Ocular Rosacea Is Common and Multisymptomatic

The human eye
The human eye
An updated epidemiologic perspective on ocular rosacea is provided.

The most common clinical symptoms of ocular rosacea were outlined in survey data published in the International Journal of Dermatology. Per survey responses from patients with rosacea, eye involvement was common and associated with more severe skin manifestations. The most common symptoms of ocular rosacea were dry eyes, red/itchy eyes, and the presence of styes.

A detailed online questionnaire was administered to 777 patients with rosacea across Germany. The majority of respondents were women (82.0%) and the mean age was 54 ± 11.2 years. Overall, 399 patients (51.4%) reported ocular symptoms, including redness of eyes (44.9%), itching (46.9%), dryness (27.1%), and stye or chalazion (22.6%). A total of 309 patients reported consulting with an eye specialist, among whom 140 (45.3%) were diagnosed with ocular rosacea. Most patients (56.3%) with eye symptoms were between 60 and 80 years of age. No patients over the age of 80 years reported ocular symptoms.

Eye symptoms were associated with greater skin symptom severity (P <.05), more skin flushing (P <.01), and greater self-reported levels of psychological distress (P <.01). A face swab was performed for 11.1% of respondents; ocular symptoms were present in approximately half (46.7%) of patients who tested positive for Demodex. However, the association was not statistically significant.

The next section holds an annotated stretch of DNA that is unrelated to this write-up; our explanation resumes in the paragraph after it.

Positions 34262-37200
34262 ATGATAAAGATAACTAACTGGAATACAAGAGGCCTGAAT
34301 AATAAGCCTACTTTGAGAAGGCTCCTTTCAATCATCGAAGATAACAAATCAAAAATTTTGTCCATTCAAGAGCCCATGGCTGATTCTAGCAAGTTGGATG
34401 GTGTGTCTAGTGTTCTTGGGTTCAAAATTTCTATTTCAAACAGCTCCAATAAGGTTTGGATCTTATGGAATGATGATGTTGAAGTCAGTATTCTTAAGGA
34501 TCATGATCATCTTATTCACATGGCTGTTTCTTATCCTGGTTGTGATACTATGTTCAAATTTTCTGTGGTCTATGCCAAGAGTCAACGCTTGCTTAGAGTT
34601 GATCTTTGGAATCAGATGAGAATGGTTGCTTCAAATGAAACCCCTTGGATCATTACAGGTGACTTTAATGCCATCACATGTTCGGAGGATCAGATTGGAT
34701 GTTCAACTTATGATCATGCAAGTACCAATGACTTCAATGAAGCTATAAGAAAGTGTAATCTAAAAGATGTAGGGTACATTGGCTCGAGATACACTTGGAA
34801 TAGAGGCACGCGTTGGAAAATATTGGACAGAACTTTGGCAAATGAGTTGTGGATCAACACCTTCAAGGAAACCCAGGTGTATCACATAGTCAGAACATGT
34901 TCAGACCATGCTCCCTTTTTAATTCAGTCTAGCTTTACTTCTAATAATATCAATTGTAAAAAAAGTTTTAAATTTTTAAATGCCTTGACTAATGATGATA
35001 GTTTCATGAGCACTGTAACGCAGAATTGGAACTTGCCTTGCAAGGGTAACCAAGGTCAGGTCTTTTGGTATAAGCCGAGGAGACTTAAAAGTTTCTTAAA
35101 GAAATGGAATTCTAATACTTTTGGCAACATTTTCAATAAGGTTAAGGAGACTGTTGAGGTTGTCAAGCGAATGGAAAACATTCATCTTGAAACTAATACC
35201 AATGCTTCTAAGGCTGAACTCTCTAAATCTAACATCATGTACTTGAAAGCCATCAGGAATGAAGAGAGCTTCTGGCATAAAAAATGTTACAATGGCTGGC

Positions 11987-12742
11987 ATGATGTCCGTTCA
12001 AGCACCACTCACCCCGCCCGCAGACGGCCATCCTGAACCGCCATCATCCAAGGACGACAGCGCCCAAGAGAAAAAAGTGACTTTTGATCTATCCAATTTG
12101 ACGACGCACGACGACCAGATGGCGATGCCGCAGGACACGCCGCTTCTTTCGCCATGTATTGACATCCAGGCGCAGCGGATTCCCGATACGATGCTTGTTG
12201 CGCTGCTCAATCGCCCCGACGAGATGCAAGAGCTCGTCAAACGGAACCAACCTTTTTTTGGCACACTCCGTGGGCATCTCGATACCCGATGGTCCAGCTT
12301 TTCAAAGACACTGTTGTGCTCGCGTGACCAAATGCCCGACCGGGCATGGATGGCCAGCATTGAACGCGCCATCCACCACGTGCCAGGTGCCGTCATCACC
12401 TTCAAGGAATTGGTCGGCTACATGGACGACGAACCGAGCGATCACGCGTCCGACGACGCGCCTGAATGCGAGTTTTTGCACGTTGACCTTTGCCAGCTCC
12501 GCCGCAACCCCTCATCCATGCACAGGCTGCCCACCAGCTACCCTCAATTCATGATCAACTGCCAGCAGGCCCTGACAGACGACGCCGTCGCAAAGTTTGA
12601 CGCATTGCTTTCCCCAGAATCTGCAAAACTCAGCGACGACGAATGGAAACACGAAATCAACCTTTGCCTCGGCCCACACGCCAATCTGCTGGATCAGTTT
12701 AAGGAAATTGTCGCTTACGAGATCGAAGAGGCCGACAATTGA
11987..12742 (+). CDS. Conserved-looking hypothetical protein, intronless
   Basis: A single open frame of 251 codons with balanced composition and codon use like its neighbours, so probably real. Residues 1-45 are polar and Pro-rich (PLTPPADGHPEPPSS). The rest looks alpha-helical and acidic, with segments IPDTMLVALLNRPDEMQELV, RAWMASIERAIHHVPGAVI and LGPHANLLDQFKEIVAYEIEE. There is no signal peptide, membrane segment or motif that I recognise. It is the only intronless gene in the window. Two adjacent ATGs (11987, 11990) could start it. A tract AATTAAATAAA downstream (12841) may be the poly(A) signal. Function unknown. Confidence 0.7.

Results from this study outline the characteristics of ocular symptoms in patients with rosacea. Survey responses suggest to the researchers that the disease burden of rosacea is greater in patients with eye manifestations. Further research is necessary to understand the pathogenesis of ocular rosacea.

“Future studies are needed to further elaborate on the mechanisms of rosacea development and the mode of action of mentioned risk factors,” investigators wrote. “Here, immunological studies will be key to elucidate the exact triggers of this chronic inflammatory disease.”

Disclosure: Two study authors declared affiliations with biotech, pharmaceutical, and/or device companies. Please see the original reference for a full list of authors’ disclosures. 


Zierl S, Hildebrand JA, Guertler A, et al. Clinical clues to identify patients with ocular rosacea – a Germany-wide epidemiologic analysis. Int J Dermatol. Published online May 17, 2022. doi:10.1111/ijd.16235